"I've been reading up on our family history." Pamela
muses, "Either that or Fiona told you; I haven't
exactly kept it a secret. Anyway, I am not flying anywhere
with you; I don't even know why I'm standing here talking
to you." Alison suggests curtly, "Perhaps there's the
nasty possibility niggling away at the back of your mind that
I might be right." Pamela snarls, "The only
thing going through my mind is what I am going to do to you if
you don't get off my back." Alison smiles suddenly, "You're
scared!" Pamela snaps, "Of you? Get
real!" Alison challenges, "Then come with me. If what
I'm saying proves to be wrong, I promise I'll never bother you
again." Pamela snorts, "Oh, I've read all about your
promises: not worth a pinch of salt. Why should I believe you?"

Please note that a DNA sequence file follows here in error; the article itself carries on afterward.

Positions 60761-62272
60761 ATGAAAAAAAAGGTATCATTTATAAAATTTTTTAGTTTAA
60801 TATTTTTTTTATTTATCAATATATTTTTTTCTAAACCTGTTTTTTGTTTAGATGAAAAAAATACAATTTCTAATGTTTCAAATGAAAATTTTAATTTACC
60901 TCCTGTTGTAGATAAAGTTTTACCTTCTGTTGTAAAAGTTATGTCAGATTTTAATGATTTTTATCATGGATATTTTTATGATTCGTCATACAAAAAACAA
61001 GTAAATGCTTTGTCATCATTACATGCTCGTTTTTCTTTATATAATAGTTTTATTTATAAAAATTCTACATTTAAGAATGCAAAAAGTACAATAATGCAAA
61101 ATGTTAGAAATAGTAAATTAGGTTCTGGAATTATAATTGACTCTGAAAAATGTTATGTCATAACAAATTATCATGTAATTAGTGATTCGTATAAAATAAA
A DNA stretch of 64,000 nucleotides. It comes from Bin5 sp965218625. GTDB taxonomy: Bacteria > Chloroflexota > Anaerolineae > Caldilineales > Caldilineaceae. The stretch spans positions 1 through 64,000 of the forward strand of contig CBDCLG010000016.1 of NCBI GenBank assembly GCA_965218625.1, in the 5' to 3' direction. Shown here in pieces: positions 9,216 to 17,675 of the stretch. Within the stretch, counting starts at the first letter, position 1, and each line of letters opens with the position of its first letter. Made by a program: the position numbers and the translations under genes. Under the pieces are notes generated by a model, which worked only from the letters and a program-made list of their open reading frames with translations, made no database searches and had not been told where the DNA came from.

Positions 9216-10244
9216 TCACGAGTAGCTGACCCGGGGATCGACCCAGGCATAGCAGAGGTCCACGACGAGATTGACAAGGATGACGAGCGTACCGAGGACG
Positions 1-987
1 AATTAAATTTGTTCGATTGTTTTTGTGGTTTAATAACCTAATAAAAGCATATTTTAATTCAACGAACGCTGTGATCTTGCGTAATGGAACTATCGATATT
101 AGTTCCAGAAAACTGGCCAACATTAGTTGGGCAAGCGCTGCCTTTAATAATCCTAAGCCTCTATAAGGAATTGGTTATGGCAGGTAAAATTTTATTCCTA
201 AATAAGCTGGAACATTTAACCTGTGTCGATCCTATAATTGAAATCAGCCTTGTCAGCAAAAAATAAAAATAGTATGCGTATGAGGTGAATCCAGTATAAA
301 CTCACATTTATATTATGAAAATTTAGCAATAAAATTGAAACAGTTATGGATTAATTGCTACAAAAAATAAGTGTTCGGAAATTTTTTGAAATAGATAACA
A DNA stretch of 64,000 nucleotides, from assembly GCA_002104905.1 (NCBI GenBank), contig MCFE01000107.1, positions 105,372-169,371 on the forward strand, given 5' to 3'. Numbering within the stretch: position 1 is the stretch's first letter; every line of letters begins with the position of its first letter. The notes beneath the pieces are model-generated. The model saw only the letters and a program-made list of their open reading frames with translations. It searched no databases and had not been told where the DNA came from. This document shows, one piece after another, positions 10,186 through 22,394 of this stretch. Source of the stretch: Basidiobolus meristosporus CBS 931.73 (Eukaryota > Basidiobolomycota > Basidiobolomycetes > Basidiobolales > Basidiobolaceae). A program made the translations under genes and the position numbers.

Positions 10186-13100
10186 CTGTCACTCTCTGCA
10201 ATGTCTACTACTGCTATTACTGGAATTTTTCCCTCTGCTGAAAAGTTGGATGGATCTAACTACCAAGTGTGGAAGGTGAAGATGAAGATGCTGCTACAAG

Alison snaps, "Because I'm telling the truth. Do you honestly
think I'd put myself up as a prize idiot if I didn't think I could
prove what I was saying? I can - and all you have to
do is come with me to Albury." Pamela stands there, looking
worried. After several seconds, she says coolly, "Look, I
have hurt my folks badly enough, and I don't want to make it any
worse - so, if we get to Albury and I find out that you've been
lying, believe me, you will live to regret it."
Alison smiles, "I take it you'll come?" Pamela nods,
"Yeah. I'll come. By God, you better be telling the truth."
An elderly woman is sweeping up the leaves from the front lawn
of a house. A car pulls up suddenly in the road nearby and she
turns to look at the visitors. It's Pamela and Alison. They walk
up to the woman, who nods coolly, "Pamela." Pamela murmurs,